Billups strained his left knee in the fourth quarter of New York's 87-85 loss on Sunday.
"I don't know. I don't know. It's really sore today," Billups said on Monday. "We'll see what happens. We'll see how it goes."
On Monday, D'Antoni described Billups as "very questionable" for Game 2 and probable for Friday's Game 3 -- the first home playoff game for New York in seven years.
"We're just going to treat it and see if I can get better," Billups said. "I think everything is up in the air and day to day. This is the worst time to get hurt in the first round in the first game of a tough series. I know the team needs me. It's just frustrating. But it's kind of the way the ball bounces sometimes and hopefully I can get back soon."
This is now Billups' third injury since being traded to the Knicks along with Carmelo Anthony on Feb. 21. On March 1 against the Magic, he suffered a deep left thigh bruise and had to miss six games. Then on April 6 against the Sixers, he left the game with a right thigh contusion, but he was able to return two nights later against the Nets.
Anthony said Billups' uncertainty for Game 2 is a big concern for the team.
"You don't want to lose a guy like that in the midst of a battle like the one we're in right now," Anthony said. "I just pray it's nothing serious, and just be confident and pray once again he's able to go tomorrow. It affects us big time. We're losing one of our soldiers, our leader, but at the same time it's go-time, it's playoff time. We have to have guys that step up, everybody gotta step up."
Especially Toney Douglas. If Billups is not ready to go Tuesday, the second-year point guard will get the start and 12-year veteran Anthony Carter will back him up. D'Antoni was very pleased with how Douglas performed in his first-ever playoff game. Even though he scored eight points, he never looked rattled and nailed the potentially game-clinching 3-pointer with 37 seconds left to give the Knicks an 85-82 lead.
"Toney played well last night, hit some big shots," D'Antoni said. "You hate to lose Chauncey, obviously, but at the same time we feel good. Toney's gonna just have to save his energy up. He's gonna play a lot of minutes."
During the regular season, Douglas averaged 10.2 points and 2.7 assists in 23.8 minutes off the bench, but as a starter in nine games (eight due to Billups' DNPs), he improved his numbers to 13.9 points and 5.7 assists. Most impressively, he improved his scoring every month from December to April, finishing the last month of the season averaging 14.4 points. Not to mention, he led the league in most 3-pointers made after the All-Star break (68). He also ended with two stronger months distributing the ball, averaging 4.7 assists, which was a concern of D'Antoni's earlier in the year.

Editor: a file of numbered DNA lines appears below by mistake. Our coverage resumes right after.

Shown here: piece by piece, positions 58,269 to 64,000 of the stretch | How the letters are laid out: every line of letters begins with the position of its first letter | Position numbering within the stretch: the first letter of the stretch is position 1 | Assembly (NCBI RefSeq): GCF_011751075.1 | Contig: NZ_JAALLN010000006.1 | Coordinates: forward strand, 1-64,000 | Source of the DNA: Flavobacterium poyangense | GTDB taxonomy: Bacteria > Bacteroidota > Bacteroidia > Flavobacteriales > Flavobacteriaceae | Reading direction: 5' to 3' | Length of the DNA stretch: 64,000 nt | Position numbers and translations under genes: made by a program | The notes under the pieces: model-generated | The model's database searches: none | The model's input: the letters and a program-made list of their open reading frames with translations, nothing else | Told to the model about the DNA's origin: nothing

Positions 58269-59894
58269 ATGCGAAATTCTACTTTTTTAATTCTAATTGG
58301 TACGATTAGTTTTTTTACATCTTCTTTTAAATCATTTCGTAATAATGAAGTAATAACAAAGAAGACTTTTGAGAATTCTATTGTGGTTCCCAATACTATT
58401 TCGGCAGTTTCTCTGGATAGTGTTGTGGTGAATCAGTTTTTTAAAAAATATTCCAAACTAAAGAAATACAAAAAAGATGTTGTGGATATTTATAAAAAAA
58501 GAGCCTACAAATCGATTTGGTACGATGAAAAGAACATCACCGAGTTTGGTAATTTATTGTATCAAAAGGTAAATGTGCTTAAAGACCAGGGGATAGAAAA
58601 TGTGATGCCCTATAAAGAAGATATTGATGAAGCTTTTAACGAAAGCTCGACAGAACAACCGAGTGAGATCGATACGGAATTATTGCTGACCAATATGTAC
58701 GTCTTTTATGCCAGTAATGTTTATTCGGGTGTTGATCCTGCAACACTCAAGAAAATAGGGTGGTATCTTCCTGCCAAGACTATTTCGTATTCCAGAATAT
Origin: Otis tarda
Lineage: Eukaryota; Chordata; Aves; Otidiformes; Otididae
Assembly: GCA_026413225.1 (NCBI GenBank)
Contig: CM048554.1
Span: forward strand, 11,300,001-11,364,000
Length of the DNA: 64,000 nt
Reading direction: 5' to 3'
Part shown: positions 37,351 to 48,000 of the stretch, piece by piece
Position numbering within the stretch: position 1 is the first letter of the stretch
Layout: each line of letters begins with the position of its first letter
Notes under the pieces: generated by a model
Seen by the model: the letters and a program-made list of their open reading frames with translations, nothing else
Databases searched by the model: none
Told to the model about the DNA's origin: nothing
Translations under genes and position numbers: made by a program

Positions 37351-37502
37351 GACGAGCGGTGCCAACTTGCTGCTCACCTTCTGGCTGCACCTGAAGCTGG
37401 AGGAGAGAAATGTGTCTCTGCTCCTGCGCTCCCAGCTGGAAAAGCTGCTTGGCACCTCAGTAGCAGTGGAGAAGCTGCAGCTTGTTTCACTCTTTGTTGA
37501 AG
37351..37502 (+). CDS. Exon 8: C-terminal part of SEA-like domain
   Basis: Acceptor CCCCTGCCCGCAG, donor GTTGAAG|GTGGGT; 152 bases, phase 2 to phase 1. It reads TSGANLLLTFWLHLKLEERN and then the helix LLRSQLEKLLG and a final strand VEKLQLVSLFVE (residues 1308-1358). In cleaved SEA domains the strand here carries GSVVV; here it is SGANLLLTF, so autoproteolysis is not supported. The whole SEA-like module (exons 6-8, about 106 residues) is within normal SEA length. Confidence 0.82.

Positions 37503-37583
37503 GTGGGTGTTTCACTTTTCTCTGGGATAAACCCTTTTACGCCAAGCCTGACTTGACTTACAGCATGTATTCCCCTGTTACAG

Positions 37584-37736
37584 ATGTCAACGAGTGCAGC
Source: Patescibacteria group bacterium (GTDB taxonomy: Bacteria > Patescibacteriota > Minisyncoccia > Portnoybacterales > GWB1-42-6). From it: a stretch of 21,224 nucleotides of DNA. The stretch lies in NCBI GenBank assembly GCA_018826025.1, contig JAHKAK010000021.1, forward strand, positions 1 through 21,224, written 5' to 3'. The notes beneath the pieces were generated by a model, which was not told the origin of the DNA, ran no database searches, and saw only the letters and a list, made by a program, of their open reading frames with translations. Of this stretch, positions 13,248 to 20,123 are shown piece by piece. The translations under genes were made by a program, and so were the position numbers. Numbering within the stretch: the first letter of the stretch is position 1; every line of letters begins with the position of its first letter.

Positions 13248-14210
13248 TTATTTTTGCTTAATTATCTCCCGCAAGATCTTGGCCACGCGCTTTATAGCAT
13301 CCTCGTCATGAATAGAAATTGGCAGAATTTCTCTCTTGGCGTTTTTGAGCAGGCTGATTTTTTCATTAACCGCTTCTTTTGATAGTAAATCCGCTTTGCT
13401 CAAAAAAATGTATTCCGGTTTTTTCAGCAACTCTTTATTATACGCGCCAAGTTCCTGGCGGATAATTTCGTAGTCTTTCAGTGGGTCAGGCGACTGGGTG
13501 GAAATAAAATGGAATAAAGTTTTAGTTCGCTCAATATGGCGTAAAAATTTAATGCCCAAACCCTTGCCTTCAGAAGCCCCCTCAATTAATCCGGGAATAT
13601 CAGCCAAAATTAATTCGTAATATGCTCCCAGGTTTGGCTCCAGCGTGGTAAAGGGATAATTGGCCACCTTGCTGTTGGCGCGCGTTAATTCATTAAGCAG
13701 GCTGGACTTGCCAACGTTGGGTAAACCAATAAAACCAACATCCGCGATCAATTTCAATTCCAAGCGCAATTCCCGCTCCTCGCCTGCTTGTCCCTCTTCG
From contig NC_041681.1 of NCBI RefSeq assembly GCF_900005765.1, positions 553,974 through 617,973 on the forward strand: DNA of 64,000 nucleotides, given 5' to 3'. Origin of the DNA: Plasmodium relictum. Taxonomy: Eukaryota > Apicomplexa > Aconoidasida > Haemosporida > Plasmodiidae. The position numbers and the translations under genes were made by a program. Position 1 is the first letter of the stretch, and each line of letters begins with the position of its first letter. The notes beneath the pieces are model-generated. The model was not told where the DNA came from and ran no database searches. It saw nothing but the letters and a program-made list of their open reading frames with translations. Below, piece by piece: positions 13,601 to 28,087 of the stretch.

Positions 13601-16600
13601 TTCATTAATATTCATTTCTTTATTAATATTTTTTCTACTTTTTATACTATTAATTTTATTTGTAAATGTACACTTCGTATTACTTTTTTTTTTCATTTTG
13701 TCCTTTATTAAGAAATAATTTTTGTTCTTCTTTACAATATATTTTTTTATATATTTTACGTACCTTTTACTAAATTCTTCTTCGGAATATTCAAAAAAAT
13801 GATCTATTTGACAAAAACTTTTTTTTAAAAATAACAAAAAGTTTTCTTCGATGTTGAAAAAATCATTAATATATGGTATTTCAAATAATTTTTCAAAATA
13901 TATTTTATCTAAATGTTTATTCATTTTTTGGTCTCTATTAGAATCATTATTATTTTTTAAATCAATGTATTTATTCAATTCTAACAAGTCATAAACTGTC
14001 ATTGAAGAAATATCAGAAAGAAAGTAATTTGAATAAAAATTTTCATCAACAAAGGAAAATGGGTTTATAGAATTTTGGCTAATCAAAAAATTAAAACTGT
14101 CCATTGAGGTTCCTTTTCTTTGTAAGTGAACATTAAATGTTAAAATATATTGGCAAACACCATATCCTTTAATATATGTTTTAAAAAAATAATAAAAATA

In preparation for the playoffs, Douglas said he's had to adjust to bigger playbooks, as well as longer practices and film sessions, but he has a lot of confidence going into Game 2. If he gets the call Tuesday, he may look to run more offensively to try and tire out an older Celtics team. He plans to talk to Billups more about Game 2 strategy when they arrive back at the hotel Monday afternoon, but he's already learned quite a bit from Mr. Big Shot.
"A lot of things -- just talking to him, just being smarter as a player," Douglas said. "It's not always about outrunning people, out-quickness or being more athletic. I'm just picking his brain and learning a lot of wisdom from him, like with timing and scoring, know when to push the ball and know when not to, know when to give people the ball."
With Billups most likely out (he plans to be in the arena either way), it'll be up to Anthony and Amare Stoudemire, especially, to give Douglas direction on the court.
"As leaders of the team, we have to make sure we keep him motivated," Stoudemire said. "We have to teach him what it takes to win in the playoffs, how to keep his composure and never get out of control. We've got confidence in him."
Jared Zwerling is a senior researcher for ESPN The Magazine and a regular contributor to ESPN RISE. Information from ESPN.com's Chris Sheridan and The Associated Press was used in this report.